Open Access Highly Accessed Open Badges Methodology article

Fusion of metabolomics and proteomics data for biomarkers discovery: case study on the experimental autoimmune encephalomyelitis

Lionel Blanchet1*, Agnieszka Smolinska1, Amos Attali2, Marcel P Stoop3, Kirsten AM Ampt1, Hans van Aken2, Ernst Suidgeest2, Tinka Tuinstra2, Sybren S Wijmenga1, Theo Luider3 and Lutgarde MC Buydens1

Author Affiliations

1 Radboud University Nijmegen, Institute for Molecules and Materials, Heyendaalseweg 135, 6524 NP Nijmegen, The Netherlands

2 Abbott Healthcare Pharmaceuticals Nederland B.V., C.J. van Houtenlaan 36, 1381 CP Weesp, The Netherlands

3 Department of Neurology, Erasmus University Medical Center Rotterdam, Dr. Molewaterplein 50, 3015 GE Rotterdam, The Netherlands

For all author emails, please log on.

BMC Bioinformatics 2011, 12:254  doi:10.1186/1471-2105-12-254

Published: 22 June 2011



Analysis of Cerebrospinal Fluid (CSF) samples holds great promise to diagnose neurological pathologies and gain insight into the molecular background of these pathologies. Proteomics and metabolomics methods provide invaluable information on the biomolecular content of CSF and thereby on the possible status of the central nervous system, including neurological pathologies. The combined information provides a more complete description of CSF content. Extracting the full combined information requires a combined analysis of different datasets i.e. fusion of the data.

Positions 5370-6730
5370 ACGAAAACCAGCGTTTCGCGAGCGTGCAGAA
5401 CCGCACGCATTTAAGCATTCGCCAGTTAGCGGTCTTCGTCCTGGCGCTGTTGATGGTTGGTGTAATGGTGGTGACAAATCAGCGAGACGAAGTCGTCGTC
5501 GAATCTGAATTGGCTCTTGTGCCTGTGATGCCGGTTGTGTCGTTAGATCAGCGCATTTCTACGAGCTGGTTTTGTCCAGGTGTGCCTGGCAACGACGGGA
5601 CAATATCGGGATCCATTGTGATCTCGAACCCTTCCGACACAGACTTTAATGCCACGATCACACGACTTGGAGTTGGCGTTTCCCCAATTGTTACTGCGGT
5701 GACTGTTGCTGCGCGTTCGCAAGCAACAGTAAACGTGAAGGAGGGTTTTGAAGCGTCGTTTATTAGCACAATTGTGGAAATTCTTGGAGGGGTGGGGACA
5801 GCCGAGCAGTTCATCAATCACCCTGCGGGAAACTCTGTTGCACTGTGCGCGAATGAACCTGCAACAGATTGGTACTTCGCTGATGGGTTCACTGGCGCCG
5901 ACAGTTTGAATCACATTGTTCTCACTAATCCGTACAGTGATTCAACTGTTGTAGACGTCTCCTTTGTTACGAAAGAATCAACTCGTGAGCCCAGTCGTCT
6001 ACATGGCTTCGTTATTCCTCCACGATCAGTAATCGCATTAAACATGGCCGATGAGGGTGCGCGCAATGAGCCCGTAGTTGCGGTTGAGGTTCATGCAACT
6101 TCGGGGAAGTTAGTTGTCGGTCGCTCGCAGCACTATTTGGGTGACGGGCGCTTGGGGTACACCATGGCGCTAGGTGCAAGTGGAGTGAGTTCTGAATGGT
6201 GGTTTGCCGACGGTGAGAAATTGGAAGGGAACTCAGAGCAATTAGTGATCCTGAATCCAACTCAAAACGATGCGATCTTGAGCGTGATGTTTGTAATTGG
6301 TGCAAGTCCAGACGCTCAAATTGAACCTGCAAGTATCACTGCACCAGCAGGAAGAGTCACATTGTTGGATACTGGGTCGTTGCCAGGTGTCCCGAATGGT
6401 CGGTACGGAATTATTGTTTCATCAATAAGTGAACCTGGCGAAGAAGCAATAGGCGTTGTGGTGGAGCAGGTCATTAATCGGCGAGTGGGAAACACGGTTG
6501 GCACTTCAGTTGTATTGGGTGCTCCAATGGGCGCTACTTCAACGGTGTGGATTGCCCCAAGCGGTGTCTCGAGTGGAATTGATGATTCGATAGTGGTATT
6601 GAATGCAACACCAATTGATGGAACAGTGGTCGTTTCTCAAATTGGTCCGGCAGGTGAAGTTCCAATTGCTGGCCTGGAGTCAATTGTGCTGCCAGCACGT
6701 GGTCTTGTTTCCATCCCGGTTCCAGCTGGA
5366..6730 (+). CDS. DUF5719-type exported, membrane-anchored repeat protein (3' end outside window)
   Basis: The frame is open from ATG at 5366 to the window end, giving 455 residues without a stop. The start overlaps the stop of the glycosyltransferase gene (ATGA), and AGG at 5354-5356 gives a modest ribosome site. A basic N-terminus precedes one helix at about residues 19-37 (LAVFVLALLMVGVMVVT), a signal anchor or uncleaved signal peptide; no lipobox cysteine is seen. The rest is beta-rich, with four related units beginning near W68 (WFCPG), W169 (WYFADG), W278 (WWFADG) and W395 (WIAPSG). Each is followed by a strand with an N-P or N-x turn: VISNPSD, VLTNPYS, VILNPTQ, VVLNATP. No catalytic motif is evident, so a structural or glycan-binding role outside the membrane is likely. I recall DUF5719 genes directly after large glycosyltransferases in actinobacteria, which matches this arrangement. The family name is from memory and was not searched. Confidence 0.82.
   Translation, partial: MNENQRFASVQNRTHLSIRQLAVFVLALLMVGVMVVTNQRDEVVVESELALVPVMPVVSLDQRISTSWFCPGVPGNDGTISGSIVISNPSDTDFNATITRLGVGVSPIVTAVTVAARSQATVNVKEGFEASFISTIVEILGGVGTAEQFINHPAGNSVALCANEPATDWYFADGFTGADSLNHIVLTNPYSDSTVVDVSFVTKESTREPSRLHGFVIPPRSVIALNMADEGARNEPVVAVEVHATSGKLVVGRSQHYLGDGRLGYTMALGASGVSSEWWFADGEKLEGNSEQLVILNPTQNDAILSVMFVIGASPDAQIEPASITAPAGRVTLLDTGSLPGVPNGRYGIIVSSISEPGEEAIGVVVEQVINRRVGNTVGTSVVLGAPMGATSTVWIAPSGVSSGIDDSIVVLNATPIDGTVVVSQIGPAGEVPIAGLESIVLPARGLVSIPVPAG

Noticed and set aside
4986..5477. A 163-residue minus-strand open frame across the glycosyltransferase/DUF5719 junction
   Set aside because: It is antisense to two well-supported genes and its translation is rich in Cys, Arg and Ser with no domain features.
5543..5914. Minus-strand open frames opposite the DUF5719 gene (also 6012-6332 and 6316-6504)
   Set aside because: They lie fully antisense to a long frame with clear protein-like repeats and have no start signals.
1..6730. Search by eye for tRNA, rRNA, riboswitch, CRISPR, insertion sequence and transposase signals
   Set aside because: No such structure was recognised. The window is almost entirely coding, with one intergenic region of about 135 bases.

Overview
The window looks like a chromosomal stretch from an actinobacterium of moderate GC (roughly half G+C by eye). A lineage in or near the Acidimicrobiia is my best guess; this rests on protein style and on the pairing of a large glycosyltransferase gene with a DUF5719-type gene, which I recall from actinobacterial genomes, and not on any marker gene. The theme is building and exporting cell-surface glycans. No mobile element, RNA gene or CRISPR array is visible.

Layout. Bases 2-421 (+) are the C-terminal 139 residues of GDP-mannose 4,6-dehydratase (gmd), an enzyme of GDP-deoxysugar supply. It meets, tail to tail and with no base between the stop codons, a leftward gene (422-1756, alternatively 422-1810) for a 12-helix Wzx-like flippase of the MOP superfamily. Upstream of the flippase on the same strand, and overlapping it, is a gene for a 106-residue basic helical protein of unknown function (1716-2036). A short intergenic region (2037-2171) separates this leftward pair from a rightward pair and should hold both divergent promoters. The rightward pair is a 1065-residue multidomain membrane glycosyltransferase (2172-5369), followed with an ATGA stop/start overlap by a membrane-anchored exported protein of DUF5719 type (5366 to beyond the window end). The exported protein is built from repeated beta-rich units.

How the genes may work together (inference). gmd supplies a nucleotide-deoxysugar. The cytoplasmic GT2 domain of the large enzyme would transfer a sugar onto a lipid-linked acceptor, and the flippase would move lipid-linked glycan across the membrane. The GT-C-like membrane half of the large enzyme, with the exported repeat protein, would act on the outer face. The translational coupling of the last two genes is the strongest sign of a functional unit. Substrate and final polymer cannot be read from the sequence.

A novel fusion method is presented and applied to proteomics and metabolomics data from a pre-clinical model of multiple sclerosis: an Experimental Autoimmune Encephalomyelitis (EAE) model in rats. The method follows a mid-level fusion architecture. The relevant information is extracted per platform using extended canonical variates analysis. The results are subsequently merged in order to be analyzed jointly. We find that the combined proteome and metabolome data allow for the efficient and reliable discrimination between healthy, peripherally inflamed rats, and rats at the onset of the EAE. The predicted accuracy reaches 89% on a test set. The important variables (metabolites and proteins) in this model are known to be linked to EAE and/or multiple sclerosis.


Fusion of proteomics and metabolomics data is possible. The main issues of high-dimensionality and missing values are overcome. The outcome leads to higher accuracy in prediction and more exhaustive description of the disease profile. The biological interpretation of the involved variables validates our fusion approach.